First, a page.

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Versions: (draft-kumar-bier-use-cases) 00 01 02 03 04 05 06 07 08 09 10

Network Working Group                                           N. Kumar
Internet-Draft                                                  R. Asati
Intended status: Informational                                     Cisco
Expires: February 5, 2020                                        M. Chen
                                                                   X. Xu
                                                                  Huawei
                                                             A. Dolganow
                                                                   Nokia
                                                           T. Przygienda
                                                        Juniper Networks
                                                                A. Gulko
                                                         Thomson Reuters
                                                             D. Robinson
                                                       id3as-company Ltd
                                                                 V. Arya
                                                             DirecTV Inc
                                                              C. Bestler
                                                                 Nexenta
                                                          August 4, 2019


                             BIER Use Cases
                    draft-ietf-bier-use-cases-10.txt

Abstract

   Bit Index Explicit Replication (BIER) is an architecture that
   provides optimal multicast forwarding through a "BIER domain" without
   requiring intermediate routers to maintain any multicast related per-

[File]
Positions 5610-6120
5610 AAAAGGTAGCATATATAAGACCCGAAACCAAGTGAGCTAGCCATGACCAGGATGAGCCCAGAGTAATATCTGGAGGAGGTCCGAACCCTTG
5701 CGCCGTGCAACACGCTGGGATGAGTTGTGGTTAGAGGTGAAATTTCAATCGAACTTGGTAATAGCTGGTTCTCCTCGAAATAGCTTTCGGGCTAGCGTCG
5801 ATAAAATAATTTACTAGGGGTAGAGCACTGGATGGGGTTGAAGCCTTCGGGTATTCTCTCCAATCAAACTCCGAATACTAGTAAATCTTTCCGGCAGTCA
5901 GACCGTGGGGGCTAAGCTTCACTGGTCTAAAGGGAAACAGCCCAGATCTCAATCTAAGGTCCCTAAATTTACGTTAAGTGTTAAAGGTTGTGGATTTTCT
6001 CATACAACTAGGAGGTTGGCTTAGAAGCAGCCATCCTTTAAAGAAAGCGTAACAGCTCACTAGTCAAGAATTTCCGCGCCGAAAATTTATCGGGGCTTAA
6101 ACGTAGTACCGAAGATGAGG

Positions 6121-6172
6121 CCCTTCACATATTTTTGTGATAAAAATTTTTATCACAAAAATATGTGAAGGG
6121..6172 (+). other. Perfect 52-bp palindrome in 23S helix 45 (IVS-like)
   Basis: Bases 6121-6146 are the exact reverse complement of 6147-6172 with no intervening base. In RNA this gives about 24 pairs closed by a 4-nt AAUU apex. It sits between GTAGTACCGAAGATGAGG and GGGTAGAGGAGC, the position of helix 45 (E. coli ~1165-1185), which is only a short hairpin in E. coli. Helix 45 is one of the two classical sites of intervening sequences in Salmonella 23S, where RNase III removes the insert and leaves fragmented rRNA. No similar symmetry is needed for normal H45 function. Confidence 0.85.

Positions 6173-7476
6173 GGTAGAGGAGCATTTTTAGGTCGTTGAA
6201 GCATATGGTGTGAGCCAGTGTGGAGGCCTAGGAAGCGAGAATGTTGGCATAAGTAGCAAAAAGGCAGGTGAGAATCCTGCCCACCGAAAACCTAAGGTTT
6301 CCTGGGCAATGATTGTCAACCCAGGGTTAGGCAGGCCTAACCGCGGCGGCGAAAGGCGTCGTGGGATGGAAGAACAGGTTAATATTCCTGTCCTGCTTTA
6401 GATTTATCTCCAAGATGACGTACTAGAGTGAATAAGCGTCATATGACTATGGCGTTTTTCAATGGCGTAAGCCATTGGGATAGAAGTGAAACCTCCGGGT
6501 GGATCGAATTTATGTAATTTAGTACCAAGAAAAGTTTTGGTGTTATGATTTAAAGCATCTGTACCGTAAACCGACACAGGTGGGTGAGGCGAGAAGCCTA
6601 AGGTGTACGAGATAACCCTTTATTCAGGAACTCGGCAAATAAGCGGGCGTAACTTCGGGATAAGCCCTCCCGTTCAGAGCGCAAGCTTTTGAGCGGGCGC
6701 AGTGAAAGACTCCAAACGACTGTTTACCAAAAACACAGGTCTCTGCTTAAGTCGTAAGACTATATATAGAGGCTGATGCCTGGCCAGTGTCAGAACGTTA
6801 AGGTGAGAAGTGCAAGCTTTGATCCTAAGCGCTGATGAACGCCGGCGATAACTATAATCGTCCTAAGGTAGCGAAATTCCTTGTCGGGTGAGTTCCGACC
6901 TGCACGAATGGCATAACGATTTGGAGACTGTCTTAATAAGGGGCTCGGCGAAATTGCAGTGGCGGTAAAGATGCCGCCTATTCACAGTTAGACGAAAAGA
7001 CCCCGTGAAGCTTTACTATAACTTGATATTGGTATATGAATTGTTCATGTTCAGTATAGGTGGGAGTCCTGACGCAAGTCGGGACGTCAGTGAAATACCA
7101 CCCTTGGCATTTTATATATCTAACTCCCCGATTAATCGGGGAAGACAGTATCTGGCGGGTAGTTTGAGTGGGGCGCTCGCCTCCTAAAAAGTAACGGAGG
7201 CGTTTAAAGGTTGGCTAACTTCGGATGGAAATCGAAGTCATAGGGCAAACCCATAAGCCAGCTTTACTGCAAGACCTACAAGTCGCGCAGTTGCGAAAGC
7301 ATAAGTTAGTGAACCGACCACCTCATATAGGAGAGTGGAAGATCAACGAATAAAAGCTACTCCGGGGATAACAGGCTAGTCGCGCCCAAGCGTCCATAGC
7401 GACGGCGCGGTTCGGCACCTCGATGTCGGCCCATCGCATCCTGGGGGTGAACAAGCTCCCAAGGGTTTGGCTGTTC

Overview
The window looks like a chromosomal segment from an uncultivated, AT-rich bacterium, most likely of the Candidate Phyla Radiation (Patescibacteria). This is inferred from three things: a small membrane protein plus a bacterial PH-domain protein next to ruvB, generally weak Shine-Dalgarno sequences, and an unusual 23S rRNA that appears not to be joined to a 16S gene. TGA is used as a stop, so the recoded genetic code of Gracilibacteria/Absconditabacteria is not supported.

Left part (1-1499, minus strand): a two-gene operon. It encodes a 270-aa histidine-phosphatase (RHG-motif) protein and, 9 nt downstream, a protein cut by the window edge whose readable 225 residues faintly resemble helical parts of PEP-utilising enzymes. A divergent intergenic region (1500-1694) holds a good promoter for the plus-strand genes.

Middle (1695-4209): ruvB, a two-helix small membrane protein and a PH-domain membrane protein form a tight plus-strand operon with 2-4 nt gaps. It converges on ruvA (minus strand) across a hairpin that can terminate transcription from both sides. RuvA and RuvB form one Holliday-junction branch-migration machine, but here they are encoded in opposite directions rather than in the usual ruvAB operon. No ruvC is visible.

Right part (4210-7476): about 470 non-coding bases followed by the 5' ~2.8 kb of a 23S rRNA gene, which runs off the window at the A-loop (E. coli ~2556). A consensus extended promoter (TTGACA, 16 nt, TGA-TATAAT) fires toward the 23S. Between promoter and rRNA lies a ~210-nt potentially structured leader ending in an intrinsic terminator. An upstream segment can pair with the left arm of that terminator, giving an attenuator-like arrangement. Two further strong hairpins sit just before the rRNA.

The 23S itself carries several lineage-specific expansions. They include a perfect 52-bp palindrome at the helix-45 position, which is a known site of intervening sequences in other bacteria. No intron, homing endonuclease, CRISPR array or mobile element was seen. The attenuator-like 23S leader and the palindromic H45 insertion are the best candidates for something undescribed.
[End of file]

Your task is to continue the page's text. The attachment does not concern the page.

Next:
flow state.  BIER also does not require any explicit tree-building
   protocol for its operation.  A multicast data packet enters a BIER
   domain at a "Bit-Forwarding Ingress Router" (BFIR), and leaves the
   BIER domain at one or more "Bit-Forwarding Egress Routers" (BFERs).
   The BFIR router adds a BIER header to the packet.  The BIER header
   contains a bit-string in which each bit represents exactly one BFER
   to forward the packet to.  The set of BFERs to which the multicast
   packet needs to be forwarded is expressed by setting the bits that
   correspond to those routers in the BIER header.

   This document describes some of the use cases for BIER.

Status of This Memo

   This Internet-Draft is submitted in full conformance with the
   provisions of BCP 78 and BCP 79.

   Internet-Drafts are working documents of the Internet Engineering
   Task Force (IETF).  Note that other groups may also distribute



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   working documents as Internet-Drafts.  The list of current Internet-
   Drafts is at https://datatracker.ietf.org/drafts/current/.

   Internet-Drafts are draft documents valid for a maximum of six months
   and may be updated, replaced, or obsoleted by other documents at any
   time.  It is inappropriate to use Internet-Drafts as reference
   material or to cite them other than as "work in progress."

   This Internet-Draft will expire on February 5, 2020.

Copyright Notice

   Copyright (c) 2019 IETF Trust and the persons identified as the
   document authors.  All rights reserved.

   This document is subject to BCP 78 and the IETF Trust's Legal
   Provisions Relating to IETF Documents
   (https://trustee.ietf.org/license-info) in effect on the date of
   publication of this document.  Please review these documents
   carefully, as they describe your rights and restrictions with respect
   to this document.  Code Components extracted from this document must
   include Simplified BSD License text as described in Section 4.e of
   the Trust Legal Provisions and are provided without warranty as
   described in the Simplified BSD License.

Table of Contents

   1.  Introduction  . . . . . . . . . . . . . . . . . . . . . . . .   3
   2.  Specification of Requirements . . . . . . . . . . . . . . . .   3
   3.  BIER Use Cases  . . . . . . . . . . . . . . . . . . . . . . .   3
     3.1.  Multicast in L3VPN Networks . . . . . . . . . . . . . . .   3
     3.2.  BUM in EVPN . . . . . . . . . . . . . . . . . . . . . . .   4
     3.3.  IPTV and OTT Services . . . . . . . . . . . . . . . . . .   5
     3.4.  Multi-Service, Converged L3VPN Network  . . . . . . . . .   6
     3.5.  Control-Plane Simplification and SDN-Controlled Networks    7
     3.6.  Data Center Virtualization/Overlay  . . . . . . . . . . .   7
     3.7.  Financial Services  . . . . . . . . . . . . . . . . . . .   8
     3.8.  4K Broadcast Video Services . . . . . . . . . . . . . . .   9